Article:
Shirvell claimed that because his harassment of Armstrong took place outside of the office, his actions were protected by the First Amendment. In a 3-0 decision, however, judges Stephen Borrello, Christopher Murray and Peter O'Connell found that the attorney general’s office was justified in its decision citing that Shirvell’s actions had a markedly adverse impact on the office’s credibility.

"The department, as the chief law enforcement agency in the state, represents all of the citizens of Michigan irrespective of race, gender, sexual orientation, religion or creed,” the court said in its ruling. “Shirvell's conduct reasonably could have created the impression that neither he nor the department enforced the law in a fair, even-handed manner without bias.”

Shirvell has expressed his intentions of appealing the court’s decision.

Listen to Andrew Shirvell attempt to justify his vicious online bullying AFTER THE JUMP...

Continue reading "Michigan Court Denies Former Assistant AG Andrew Shirvell's Attempt to Claim Unemployment" »


Supreme Court To Consider On Jan 9. Whether To Hear Challenges To Same-Sex Marriage Bans

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In the wake of the U.S. 6th Circuit Court of Appeals' decision earlier this year to uphold bans on same-sex marriage in Ohio, Kentucky, Tennessee and Michigan, the United States Supreme Court has decided to consider hearing challenges to that ruling from marriage equality advocates during its closed doors conference on January 9th. At that same conference, the Court will also be considering a decision from a federal judge in Louisiana that let that state's ban on same-sex marriage stand. BuzzFeed's Chris Geidner reports: 

“The Tanco [Tennessee case] petition will be considered at the Court’s January 9 conference, along with … petitions filed by the plaintiffs in Michigan, Ohio, Kentucky, and Louisiana,” National Center for Lesbian Rights spokesperson Erik Olvera told BuzzFeed News on Monday afternoon.

The plaintiffs and marriage equality advocates alike hope the petitions will provide the Supreme Court with the chance to take a case to resolve the issue nationally with a ruling that would apply across the country.

Although the justices denied petitions filed earlier in the year from other states, all were in cases in which the lower court had struck down the bans — and before there was a “circuit split,” a disagreement among the federal appeals court on the issue. All five petitions before the court now come from decisions upholding the various states’ bans.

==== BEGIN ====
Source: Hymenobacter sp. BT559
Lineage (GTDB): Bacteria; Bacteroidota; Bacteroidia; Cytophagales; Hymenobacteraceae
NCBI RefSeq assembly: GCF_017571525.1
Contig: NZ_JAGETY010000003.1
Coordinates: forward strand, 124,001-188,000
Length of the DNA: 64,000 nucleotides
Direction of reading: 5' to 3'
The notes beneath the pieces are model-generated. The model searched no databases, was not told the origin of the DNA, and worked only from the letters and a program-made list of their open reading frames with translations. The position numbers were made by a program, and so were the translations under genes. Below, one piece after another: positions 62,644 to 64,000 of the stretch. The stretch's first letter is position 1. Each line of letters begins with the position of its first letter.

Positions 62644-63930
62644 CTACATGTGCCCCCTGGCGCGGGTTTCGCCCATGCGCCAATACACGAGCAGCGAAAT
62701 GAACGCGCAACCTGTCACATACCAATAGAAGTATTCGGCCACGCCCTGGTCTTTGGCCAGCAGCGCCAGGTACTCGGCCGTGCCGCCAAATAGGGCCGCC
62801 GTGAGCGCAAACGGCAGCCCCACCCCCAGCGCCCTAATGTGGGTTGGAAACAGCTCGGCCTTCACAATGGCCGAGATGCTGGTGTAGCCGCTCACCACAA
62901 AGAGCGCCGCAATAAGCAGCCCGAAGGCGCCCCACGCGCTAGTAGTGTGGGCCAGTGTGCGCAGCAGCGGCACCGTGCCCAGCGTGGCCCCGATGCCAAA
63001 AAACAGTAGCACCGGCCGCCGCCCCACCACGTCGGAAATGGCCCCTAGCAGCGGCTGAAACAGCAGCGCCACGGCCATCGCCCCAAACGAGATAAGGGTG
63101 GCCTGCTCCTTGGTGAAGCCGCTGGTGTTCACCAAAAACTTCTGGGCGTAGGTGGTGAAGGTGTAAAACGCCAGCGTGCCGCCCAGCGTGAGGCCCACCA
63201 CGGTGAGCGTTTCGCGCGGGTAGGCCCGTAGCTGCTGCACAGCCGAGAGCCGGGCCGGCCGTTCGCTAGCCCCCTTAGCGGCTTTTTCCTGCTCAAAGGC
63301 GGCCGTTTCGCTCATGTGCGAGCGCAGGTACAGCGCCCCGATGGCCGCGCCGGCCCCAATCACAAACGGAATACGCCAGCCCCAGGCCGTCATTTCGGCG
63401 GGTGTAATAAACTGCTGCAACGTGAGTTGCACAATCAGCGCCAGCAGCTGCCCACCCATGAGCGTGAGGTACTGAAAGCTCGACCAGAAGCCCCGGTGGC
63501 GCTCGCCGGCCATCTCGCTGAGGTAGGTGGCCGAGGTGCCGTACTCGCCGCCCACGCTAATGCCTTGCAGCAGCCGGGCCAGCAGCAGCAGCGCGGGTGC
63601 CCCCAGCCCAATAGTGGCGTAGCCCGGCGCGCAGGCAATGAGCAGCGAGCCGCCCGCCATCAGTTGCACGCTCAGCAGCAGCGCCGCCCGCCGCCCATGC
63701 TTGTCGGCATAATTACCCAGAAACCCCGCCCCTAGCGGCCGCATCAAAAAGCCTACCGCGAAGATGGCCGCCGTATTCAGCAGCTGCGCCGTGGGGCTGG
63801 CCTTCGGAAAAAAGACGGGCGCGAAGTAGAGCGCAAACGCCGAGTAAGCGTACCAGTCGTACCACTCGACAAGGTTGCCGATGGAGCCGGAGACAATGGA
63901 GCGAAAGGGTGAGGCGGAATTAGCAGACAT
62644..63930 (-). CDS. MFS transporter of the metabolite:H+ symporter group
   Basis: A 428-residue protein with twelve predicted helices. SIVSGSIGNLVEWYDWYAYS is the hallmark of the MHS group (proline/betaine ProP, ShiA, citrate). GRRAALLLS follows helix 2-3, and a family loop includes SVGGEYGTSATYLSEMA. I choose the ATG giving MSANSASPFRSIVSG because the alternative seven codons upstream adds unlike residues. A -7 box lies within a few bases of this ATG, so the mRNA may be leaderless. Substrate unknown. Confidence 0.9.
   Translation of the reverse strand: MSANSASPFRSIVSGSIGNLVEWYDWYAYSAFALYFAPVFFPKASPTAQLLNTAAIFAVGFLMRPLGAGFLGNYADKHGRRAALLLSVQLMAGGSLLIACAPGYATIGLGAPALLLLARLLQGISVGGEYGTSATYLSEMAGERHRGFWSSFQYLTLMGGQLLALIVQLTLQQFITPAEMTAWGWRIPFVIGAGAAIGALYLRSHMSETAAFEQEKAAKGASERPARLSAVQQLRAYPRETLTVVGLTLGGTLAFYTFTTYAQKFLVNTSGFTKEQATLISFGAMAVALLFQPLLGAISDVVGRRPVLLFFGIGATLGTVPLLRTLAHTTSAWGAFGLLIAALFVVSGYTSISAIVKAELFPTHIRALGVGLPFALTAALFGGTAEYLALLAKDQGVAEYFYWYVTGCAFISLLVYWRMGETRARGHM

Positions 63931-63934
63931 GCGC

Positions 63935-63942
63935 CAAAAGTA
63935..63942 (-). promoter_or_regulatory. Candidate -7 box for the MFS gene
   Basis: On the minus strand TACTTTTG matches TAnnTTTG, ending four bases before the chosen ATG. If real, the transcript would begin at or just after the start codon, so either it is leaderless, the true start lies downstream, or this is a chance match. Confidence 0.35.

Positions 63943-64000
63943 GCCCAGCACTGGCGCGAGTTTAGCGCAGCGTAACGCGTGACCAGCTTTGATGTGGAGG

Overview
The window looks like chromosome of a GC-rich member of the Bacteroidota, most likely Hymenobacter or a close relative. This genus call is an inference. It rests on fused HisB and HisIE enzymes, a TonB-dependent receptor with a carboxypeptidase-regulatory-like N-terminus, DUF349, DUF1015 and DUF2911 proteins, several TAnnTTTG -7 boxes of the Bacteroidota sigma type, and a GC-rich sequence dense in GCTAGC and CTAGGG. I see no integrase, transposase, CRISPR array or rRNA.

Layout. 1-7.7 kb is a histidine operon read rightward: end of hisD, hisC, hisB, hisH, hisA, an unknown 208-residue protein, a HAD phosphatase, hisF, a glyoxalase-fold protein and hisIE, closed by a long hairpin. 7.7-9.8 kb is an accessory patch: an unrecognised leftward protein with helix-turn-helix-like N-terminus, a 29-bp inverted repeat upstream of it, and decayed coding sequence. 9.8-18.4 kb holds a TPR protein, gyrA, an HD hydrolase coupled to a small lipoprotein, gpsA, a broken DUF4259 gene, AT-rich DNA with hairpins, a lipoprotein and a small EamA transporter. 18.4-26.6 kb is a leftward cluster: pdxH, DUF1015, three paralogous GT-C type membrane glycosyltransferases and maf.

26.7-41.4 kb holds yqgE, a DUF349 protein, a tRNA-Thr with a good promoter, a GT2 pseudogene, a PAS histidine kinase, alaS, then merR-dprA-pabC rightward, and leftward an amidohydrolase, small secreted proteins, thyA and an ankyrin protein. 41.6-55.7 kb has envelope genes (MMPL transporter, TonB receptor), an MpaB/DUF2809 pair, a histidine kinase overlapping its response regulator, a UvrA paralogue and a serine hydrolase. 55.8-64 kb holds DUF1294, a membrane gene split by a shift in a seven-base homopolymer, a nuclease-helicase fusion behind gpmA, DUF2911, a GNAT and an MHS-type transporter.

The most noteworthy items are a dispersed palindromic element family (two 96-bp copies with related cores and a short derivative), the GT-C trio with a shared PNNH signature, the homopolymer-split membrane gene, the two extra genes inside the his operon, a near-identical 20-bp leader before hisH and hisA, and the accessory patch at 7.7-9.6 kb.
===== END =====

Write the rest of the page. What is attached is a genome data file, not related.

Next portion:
In November, the 6th Circuit Court of Appeals, in a 2-1 decision, reversed the four district courts to have heard the cases out of Kentucky, Michigan, Ohio, and Tennessee — sending the plaintiffs in the cases from all four states to the Supreme Court seeking an appeal. 

[…]

Kentucky, Michigan, and Ohio officials agreed that the Supreme Court should take a case and resolve the issue nationally; only Tennessee officials opposed Supreme Court review.

The American Civil Liberties Union and Jeffrey Fisher, from Stanford Law School, joined the Kentucky lawyers, led by Daniel Canon, in Monday’s reply brief, arguing, “For petitioners here – and for lesbian and gay couples and families across both the Sixth Circuit and the country – the harm and confusion that the circuit split has caused calls out for immediate review.”

You can read the Kentucky plaintiffs' reply below:

14-575 Plaintiffs' Reply by Equality Case Files


Michigan's 'License to Discriminate' Bill Passes House, Moves to Senate

BolgerLate Thursday evening Michigan’s House of Representatives decided to move forward with its Religious Freedom Restoration Act (House Bill 5958) following a Republican dominated 59-50 vote. Introduced by Michigan House Speaker Jase Bolger (R), House Bill 5958 would empower service providers to more effectively use their deeply held religious beliefs as a legal defense in lawsuits involving LGBT discrimination.

The bill has now been sent along for a vote on the Michigan Senate floor. Should the bill become law, the government will be required to provide "compelling justification" as to why one party’s religious beliefs should give way to another’s way of life.

Michigan Democrats have expressed their concerns that the bill will give those with conservative beliefs a free pass to openly discriminate against LGBT individuals. 

Bolger refutes claims that the law would negatively impact the LGBT community and points to the Religious Freedom Restoration Act as the predecessor to House Bill 5958. Passed by President Bill Clinton in 1993, the Supreme Court eventually concluded that the law did not affect state-level statutes.

While testifying in defense of the bill, Bolger cited a number of technical instances in which the bill would protect individuals such as giving families the right to refuse autopsy on religious grounds. 

The Michigan Senate is comprised of 26 Republicans and 12 Democrats.